Drive-thru surge testing for COVID-19 is scheduled to continue on the H-3 freeway today as the state defies the Federal Highway Administration for a second time and risks the loss of federal funding.
Meanwhile, state health officials on Wednesday reported one new coronavirus-related death and 339 new cases, the second- highest daily count since the pandemic began some six months ago.
Hilo Medical Center also reported another death at the Yukio Okutsu State Veterans Home, the fourth one this week. A total of 46 residents and 12 employees of the veterans home have tested positive for COVID-19, according to the hospital.
The death likely will appear in today’s Department of Health coronavirus tally.
The other fatality was an Oahu man in his 50s who was hospitalized and had underlying conditions. No other information was provided.
At least 20 people have died due to COVID-19 in the last week, bringing the official number of fatalities to 75.
Officials said Wednesday’s total case count was padded by 90 previously diagnosed cases from the last half of August. Reporting was delayed, they said, because of “a private laboratory report format issue.”
In addition, 27 of the positive cases came from the ongoing surge testing on Oahu, the first batch of test results reflected in the daily totals.
“Although many more test results from surge testing will be received during the next couple of weeks, it is reassuring to see that the positivity rate is only 0.4% — 27 of 5,674 — or below 1%,” state Health Director Bruce Anderson said in a statement.
The state’s record daily count — 355 cases — occurred Aug. 13.
Like Tuesday’s event, the H-3 freeway will be shut down on both sides of the Koolaus for the free testing from 9 a.m. to 2 p.m. Those who want to get tested may pre-register at doineedacovid19test.com.
Thousands were tested Tuesday in the first freeway event, part of the ongoing federally funded surge program that aims to test up to 90,000 people through Sept. 14.
State officials decided to turn the freeway into a temporary testing venue because of its capacity to hold hundreds of vehicles without creating congestion in surrounding neighborhoods.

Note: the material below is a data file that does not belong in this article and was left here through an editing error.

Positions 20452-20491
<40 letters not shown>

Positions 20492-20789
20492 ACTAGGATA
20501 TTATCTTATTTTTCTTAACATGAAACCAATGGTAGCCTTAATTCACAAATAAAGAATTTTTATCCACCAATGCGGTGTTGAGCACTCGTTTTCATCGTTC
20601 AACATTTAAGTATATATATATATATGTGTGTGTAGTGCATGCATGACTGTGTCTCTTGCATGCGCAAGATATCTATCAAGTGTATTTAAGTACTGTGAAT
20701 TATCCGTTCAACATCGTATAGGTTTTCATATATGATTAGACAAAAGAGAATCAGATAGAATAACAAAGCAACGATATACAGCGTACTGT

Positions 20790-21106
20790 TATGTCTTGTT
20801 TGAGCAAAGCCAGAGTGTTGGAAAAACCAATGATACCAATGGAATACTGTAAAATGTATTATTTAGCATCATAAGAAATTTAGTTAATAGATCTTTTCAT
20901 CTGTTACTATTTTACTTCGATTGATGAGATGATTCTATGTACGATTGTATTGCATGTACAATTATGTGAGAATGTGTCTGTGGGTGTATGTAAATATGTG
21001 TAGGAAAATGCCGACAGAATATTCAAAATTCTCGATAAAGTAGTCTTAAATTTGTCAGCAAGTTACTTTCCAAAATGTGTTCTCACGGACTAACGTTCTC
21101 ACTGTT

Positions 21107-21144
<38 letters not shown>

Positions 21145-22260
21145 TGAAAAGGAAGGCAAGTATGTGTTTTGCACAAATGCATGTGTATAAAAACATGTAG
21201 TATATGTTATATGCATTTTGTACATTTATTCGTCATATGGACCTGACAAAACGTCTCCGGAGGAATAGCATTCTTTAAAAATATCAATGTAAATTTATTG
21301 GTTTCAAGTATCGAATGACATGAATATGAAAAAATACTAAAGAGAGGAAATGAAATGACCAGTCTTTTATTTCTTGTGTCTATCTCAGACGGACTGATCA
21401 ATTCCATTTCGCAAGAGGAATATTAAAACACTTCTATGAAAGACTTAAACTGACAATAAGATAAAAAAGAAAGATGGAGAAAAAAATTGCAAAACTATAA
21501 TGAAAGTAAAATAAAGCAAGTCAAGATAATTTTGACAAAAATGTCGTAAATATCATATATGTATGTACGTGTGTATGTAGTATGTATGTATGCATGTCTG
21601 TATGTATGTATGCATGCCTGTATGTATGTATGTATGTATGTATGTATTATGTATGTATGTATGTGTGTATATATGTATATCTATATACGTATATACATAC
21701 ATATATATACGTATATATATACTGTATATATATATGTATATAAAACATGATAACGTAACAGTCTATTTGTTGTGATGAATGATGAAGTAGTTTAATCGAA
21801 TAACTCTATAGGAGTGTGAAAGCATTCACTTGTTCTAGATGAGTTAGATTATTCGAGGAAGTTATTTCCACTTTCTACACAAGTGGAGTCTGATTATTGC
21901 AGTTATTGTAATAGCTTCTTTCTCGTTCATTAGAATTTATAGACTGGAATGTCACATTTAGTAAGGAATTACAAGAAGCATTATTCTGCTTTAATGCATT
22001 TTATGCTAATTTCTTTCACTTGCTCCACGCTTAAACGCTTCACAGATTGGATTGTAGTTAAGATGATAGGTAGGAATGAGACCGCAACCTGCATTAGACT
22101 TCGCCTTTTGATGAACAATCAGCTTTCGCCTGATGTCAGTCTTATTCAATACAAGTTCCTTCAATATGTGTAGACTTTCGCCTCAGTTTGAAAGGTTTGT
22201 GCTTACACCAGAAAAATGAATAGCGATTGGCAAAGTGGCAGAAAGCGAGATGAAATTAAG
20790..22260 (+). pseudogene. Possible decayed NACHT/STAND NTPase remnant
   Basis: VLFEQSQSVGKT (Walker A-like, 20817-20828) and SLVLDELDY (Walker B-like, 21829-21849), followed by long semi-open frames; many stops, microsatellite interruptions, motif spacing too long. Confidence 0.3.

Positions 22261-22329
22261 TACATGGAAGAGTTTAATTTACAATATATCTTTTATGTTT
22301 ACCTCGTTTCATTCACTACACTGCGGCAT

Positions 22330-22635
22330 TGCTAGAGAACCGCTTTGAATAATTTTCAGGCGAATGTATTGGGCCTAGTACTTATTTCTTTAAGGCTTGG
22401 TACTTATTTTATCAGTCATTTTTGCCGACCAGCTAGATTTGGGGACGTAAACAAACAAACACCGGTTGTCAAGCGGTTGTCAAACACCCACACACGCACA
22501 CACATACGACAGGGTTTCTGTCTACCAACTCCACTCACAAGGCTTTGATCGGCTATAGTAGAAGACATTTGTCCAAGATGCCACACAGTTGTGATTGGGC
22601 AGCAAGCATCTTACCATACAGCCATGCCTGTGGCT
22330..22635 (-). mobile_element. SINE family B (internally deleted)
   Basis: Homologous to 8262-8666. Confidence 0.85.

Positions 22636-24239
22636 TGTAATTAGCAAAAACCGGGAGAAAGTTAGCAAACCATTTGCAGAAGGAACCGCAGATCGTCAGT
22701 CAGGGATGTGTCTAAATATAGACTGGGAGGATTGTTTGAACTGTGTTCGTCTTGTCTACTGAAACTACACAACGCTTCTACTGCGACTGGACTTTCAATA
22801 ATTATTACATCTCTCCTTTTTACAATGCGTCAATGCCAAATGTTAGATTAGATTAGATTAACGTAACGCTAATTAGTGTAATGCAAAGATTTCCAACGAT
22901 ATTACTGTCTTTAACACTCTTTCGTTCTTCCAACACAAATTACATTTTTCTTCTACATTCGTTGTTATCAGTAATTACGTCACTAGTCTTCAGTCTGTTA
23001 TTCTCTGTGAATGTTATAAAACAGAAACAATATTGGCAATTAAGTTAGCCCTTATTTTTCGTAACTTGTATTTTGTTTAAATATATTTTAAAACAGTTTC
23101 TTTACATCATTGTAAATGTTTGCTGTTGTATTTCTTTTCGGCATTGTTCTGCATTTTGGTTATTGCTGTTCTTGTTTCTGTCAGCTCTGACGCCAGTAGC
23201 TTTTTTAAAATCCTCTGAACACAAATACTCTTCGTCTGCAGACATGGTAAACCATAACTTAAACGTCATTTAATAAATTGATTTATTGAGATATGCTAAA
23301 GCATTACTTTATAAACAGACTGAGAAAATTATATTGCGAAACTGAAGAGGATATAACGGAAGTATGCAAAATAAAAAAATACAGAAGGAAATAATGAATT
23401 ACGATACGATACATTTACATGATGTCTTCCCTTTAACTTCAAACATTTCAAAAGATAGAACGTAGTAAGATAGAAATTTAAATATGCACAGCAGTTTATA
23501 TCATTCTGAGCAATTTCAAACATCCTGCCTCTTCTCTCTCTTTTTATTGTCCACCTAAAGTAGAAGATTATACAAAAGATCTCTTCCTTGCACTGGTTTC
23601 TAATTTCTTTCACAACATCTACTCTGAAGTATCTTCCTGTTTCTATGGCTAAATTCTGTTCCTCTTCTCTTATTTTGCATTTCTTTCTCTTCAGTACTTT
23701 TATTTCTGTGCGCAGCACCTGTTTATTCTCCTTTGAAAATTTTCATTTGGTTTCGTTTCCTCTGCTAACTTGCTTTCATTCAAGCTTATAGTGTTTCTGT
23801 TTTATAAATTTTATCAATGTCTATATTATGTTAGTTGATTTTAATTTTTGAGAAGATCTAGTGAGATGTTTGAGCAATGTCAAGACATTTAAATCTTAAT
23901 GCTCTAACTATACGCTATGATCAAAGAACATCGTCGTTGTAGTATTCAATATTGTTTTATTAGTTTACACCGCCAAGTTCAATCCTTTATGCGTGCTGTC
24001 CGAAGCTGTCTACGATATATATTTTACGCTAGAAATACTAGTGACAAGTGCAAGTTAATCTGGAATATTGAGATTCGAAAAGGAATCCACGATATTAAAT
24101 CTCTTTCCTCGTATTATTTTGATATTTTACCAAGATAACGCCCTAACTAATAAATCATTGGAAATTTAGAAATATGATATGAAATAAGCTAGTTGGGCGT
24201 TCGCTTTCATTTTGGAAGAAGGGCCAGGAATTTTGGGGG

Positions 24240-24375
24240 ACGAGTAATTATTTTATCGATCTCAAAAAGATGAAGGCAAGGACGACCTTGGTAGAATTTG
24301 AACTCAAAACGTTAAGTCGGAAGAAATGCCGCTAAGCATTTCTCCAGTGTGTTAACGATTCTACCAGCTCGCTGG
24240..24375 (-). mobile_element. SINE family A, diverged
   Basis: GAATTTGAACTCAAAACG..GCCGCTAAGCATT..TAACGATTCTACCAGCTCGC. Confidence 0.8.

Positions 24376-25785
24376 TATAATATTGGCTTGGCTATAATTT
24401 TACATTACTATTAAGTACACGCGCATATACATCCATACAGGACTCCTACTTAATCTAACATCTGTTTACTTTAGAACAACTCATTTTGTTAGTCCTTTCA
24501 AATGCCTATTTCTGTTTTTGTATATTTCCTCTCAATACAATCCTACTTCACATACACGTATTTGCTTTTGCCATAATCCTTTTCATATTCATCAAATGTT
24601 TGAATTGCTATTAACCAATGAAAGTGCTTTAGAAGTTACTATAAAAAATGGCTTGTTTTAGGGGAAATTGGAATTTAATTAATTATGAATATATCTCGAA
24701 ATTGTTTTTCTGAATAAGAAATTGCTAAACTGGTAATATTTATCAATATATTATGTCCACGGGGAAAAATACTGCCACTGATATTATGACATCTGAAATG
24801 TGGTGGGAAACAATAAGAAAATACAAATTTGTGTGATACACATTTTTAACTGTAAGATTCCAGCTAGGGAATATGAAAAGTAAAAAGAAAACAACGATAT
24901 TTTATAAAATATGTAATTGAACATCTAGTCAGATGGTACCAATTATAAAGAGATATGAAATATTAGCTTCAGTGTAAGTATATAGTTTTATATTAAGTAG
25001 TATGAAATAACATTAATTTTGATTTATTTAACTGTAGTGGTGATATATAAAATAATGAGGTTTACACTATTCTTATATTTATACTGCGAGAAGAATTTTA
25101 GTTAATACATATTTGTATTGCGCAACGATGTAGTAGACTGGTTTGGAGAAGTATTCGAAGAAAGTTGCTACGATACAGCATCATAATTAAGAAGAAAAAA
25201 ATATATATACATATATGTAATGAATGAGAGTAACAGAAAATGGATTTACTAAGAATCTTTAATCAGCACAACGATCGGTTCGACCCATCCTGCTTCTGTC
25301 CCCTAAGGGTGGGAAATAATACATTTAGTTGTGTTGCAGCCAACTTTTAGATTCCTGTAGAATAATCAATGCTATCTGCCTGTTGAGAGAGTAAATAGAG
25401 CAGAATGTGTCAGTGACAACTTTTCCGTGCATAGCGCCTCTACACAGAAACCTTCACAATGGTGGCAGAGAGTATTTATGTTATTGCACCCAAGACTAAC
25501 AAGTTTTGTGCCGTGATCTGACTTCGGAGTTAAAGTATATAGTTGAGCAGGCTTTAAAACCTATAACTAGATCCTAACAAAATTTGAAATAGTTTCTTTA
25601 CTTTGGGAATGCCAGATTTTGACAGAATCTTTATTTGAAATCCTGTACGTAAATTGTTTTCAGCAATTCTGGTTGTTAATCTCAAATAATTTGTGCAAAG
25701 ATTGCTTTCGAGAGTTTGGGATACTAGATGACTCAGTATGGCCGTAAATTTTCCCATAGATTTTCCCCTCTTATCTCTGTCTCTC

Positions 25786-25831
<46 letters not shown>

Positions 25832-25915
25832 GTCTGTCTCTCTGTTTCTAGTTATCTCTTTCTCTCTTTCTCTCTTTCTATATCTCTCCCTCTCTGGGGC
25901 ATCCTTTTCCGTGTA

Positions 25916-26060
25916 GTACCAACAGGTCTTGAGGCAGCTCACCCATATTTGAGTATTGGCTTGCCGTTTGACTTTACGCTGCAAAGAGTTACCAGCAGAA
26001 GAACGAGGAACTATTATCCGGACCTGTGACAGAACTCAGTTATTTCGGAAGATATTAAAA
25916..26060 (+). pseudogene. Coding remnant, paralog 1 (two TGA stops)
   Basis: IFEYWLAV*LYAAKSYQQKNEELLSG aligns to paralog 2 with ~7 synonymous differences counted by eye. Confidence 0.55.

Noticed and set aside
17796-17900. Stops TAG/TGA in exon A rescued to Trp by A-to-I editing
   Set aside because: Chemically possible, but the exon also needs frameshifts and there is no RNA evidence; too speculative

The problem is they never got the necessary approvals from the Federal Highway Administration, and their request to commandeer the interstate was turned down in a letter that was received the morning of the event.
In the letter, FHWA Hawaii Division Administrator Ralph Rizzo said the agency was “extremely concerned” about the impacts of the state’s proposal as well as “the precedent that closing H-3 for health testing will set.”
Rizzo said there’s a high bar for approving such a proposal, and it is allowed only if the administrator determines if it’s “in the public interest and will not impair the highway or interfere with the free and safe flow of traffic.”
Among a variety of concerns, Rizzo questioned the state’s traffic control plan and expressed concern about its impact on first responders heading to emergencies.
In any case, the closure would require notice in the Federal Register and that process never occurred, he wrote.
The letter goes on to warn that if the state proceeds with shutting down the freeway, the federal agency “may take any action deemed appropriate, including withholding Federal-aid highway funding and project approvals.”
The state receives $180 million in federal highways money each year.
On Tuesday, Ed Sniffen, state Highways Division deputy director, said he was to blame for not giving federal officials enough information about how important the testing is to a state now being slammed by the virus.
Sniffen defended the safety measures set up for the event and said he would would continue to press for permission before today’s second testing.
State Department of Transportation spokesman Tim Sakahara said Wednesday afternoon that “the Highways Division continues to work with the FHWA” and that the event will proceed as planned.
In other COVID-19 developments Wednesday:
>> The state Department of Public Safety reported that two deputy sheriffs, working in separate sections, tested positive. One deputy worked in the Airport Section and the other was at the Kapolei Court. Work areas were sanitized. DPS also reported that two more inmates and three employees at Oahu Community Correctional Center also tested positive.
The total number of inmates in custody with active COVID cases dropped from 73 to 51 and the number of recovered increased from 217 to 230, DPS said. The total number of staff with active COVID cases is 49 and the number of recovered staff increased from 27 to 30.
>> In a move to try to slow the spread of the virus on Hawaii island, Mayor Harry Kim signed an emergency order closing all county and state beach parks for two weeks from Friday to Sept 18.
>> Prodded by a state Supreme Court order, Hawaii County released 24 inmates from Hawaii Community Correctional Center, including 18 felons. The move was intended to protect inmates from potential harm from the virus. County prosecutors opposed the releases.